CAPE CANAVERAL, Fla., Feb. 7 (UPI) — NASA on Friday released an image taken about a minute before shuttle Columbia broke up over Texas last Saturday, killing its seven-member crew.
The grainy black-and-white picture, taken by an Air Force tracking camera at Kirtland Air Force Base in New Mexico as part of a routine exercise, shows a difference between the shuttle’s left and right wings, but nothing that clearly indicates left wing structural damage to an untrained eye, said shuttle program manager Ron Dittemore.
Air Force photographs of the shuttle showing left wing damage was reported by Aviation Week and Space Technology earlier Friday.
In its Feb. 10 issue, the magazine says: “According to sources close to the investigation, the images, under analysis at the Johnson Space Center in Houston, show a jagged edge on the left inboard wing structure near where the wing begins to intersect the fuselage.
“They also show the orbiter’s right aft yaw thrusters firing, trying to correct the vehicle’s attitude that was being adversely affected by the left wing damage. Columbia’s fuselage and right wing appear normal. Unlike the damaged and jagged left wing section, the right wing appears smooth along its entire length. The imagery is consistent with telemetry,” the report states.
What caused the wing damage is not known — a crack or a damaged heat shielding are among the possibilities. But whatever the cause, “the damage affected the vehicle’s flying qualities as well as allowed hot gases to flow into critical wing structure — a fatal combination,” the magazine reports.
NASA’s deputy associate administrator for space flight Michael Kostelnik said he has no knowledge of high-resolution photos taken of Columbia during its descent into the atmosphere. The shuttle was 16 minutes away from a landing in Florida when radio and communications with ground control teams were severed.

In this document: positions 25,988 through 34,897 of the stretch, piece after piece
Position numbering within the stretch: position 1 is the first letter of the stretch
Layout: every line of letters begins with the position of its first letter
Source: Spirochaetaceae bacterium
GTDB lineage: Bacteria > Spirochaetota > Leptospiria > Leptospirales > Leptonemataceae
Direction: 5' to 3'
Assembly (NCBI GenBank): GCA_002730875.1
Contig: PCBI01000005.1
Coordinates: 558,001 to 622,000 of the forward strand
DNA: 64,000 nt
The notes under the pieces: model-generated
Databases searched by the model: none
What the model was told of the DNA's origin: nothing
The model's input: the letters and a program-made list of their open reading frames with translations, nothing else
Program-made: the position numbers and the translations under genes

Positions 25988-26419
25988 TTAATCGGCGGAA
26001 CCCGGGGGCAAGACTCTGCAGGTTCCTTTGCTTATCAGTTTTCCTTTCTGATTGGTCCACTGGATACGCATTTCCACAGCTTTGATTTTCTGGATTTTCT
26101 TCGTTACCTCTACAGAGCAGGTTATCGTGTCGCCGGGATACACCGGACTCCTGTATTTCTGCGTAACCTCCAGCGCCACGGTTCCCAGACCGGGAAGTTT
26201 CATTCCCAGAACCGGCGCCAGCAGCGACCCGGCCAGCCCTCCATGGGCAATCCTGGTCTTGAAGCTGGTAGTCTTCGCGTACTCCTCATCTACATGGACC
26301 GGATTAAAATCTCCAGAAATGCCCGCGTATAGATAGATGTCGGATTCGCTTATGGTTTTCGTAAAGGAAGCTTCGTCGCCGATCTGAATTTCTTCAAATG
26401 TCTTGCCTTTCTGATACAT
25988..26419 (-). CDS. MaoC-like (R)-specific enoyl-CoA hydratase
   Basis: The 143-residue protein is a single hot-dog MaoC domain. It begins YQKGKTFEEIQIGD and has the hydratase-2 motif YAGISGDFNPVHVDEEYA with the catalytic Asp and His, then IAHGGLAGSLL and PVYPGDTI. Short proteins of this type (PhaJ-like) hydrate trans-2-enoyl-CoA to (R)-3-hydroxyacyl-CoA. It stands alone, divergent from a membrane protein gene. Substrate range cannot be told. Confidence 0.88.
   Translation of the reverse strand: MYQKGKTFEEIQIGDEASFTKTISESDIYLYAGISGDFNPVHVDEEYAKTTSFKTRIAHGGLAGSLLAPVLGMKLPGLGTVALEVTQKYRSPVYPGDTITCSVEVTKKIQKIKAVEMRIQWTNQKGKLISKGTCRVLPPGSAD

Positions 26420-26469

Also Friday, NASA said that a “significant portion” of one of the spaceship’s wings has been found near Fort Worth, Texas. NASA had not yet confirmed whether the panel, which is 26 to 27 inches in length with 18 inches of wing structure still attached, was from the shuttle’s left side, which had several high temperature readings and sensor malfunctions before Columbia fell from the sky, or the right.
In addition to thousands of pieces of debris in Texas and Louisiana, NASA is investigating 350 reports of debris in California, Arizona and New Mexico, which the shuttle passed over minutes before its demise over Texas. NASA has investigated and cleared 16 of those reports by Friday, with no confirmations that the debris was from Columbia.
“As this week closes, we need to recognize that we have begun to open a new chapter in this investigation process, said Dittemore. “It’s been a frustrating week, the emotion has run high, the disappointment cannot be overstated. We’ve gone through these memorials. It’s been difficult for our team, but it has been beneficial because it’s the beginning of a healing process.
“Here we are today, a week later, and we are focused on solving the problem,” added Dittemore, who pledged his teams’ support to the independent board taking over the investigation. “We have a tremendous amount of work to do.”